The out-of-hours service runs two clubs on Tuesday and Friday evenings incorporating a range of activities such as swimming, trampolining, rock-climbing, circus skills, theatre trips and football.
It enables looked-after siblings in different care placements to spend time with each other and for a sense of kinship to develop.
The service has developed strong partnerships with museums and arts services, countryside and forestry services, libraries, Leisure in Action and the Children's Fund. These have led to a range of projects, such as an allotment for looked-after children to grow food, the adoption of a greyhound from a rescue centre, involvement in the Duke of Edinburgh awards scheme, and cycling proficiency. Other services include:
* Free provision for looked-after children and their carers for visiting leisure and arts centres, as well as regional historic sites and other venues.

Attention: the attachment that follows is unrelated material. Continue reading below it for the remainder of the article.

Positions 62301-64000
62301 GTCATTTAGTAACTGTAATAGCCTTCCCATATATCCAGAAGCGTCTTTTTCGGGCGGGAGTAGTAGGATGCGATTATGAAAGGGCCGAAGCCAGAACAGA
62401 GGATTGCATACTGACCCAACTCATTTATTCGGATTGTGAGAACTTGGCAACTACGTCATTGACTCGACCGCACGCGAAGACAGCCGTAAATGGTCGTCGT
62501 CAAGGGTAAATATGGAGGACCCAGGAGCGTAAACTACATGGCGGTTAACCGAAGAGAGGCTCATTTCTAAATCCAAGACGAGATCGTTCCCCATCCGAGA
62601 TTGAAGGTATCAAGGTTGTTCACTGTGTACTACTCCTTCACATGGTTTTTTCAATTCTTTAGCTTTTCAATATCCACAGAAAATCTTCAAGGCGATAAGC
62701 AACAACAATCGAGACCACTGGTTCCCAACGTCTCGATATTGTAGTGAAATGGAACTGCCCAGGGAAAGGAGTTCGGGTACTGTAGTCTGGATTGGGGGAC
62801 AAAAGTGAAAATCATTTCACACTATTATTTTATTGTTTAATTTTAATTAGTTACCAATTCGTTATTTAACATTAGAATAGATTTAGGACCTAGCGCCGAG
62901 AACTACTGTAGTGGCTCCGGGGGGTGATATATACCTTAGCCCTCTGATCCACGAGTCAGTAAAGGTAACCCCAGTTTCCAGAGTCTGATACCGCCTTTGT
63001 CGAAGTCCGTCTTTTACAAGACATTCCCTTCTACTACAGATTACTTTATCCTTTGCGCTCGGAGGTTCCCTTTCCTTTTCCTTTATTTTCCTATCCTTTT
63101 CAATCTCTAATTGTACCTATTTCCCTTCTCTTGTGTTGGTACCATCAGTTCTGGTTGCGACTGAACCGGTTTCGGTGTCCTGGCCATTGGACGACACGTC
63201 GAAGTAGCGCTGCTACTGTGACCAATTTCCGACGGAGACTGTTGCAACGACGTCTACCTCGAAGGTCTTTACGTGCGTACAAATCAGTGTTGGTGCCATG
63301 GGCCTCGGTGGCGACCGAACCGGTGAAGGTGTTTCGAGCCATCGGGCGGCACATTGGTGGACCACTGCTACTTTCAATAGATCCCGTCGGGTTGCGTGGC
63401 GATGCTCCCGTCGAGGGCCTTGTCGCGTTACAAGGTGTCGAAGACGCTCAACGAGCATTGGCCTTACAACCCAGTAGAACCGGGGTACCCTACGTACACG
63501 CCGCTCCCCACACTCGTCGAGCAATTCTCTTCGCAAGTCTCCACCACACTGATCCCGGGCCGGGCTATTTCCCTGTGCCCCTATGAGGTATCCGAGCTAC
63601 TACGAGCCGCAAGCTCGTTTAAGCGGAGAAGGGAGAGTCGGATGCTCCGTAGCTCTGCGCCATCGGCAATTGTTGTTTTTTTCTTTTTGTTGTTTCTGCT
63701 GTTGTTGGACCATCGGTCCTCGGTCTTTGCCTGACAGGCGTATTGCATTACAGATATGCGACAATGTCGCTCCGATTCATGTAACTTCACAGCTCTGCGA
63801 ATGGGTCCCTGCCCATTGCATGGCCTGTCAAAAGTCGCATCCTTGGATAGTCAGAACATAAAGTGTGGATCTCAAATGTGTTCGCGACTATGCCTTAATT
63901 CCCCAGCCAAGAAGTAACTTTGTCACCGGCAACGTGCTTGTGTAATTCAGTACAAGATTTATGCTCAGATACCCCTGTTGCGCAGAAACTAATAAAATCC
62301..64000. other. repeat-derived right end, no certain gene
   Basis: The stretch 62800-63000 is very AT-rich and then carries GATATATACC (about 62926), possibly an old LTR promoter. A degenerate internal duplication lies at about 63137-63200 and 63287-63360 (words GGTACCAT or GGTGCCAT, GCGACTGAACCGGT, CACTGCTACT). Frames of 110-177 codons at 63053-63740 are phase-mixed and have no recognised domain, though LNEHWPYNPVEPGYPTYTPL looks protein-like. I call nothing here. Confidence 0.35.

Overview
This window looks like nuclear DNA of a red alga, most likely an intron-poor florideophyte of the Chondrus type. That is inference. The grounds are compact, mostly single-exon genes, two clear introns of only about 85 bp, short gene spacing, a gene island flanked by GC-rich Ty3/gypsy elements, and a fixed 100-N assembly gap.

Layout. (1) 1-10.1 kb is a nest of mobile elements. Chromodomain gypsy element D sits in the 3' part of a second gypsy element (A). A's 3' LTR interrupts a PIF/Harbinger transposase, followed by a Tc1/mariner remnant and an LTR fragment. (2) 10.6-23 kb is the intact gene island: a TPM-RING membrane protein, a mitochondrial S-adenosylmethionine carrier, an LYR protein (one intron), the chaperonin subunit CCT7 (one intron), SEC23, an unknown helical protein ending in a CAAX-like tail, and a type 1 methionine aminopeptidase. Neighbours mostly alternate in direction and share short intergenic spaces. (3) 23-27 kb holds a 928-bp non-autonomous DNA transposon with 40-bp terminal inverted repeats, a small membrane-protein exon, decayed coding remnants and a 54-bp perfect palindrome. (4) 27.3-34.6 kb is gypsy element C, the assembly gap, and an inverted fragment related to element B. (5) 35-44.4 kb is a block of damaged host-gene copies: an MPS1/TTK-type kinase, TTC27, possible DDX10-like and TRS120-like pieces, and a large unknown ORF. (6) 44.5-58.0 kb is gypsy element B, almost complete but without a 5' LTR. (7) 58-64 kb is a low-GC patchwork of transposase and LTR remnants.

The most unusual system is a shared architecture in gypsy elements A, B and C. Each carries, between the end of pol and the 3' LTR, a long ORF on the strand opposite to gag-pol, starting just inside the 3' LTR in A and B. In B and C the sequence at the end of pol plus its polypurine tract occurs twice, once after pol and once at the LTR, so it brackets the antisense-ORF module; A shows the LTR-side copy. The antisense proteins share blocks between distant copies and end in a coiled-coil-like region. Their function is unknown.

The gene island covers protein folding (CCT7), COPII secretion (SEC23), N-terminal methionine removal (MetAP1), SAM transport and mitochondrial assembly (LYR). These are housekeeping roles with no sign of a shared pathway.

* A transition buddy scheme. Lace staff act as "buddies" to looked-after children transferring to secondary school, and remain buddies until they leave school.
They may visit young people once a term or every week depending on the level of support needed and the difficulties they face and act as a go-between for multi-agency help.
* A specialist mental-health team and designated nurses for looked-after children.
* A designated GP and dental practitioner to ensure annual medical and dental checks at least. The health of looked-after children often suffers because of their disrupted lives, with knock-on effects for educational attainment.
Sue Steven, head of Calderdale's vulnerable children's services, was seconded to the Department for Education and Skills for two years as regional co-ordinator for the improvement of children in care services.
In 2004 Calderdale was praised by the Audit Commission for improving school attendance and the attainment of looked-after children.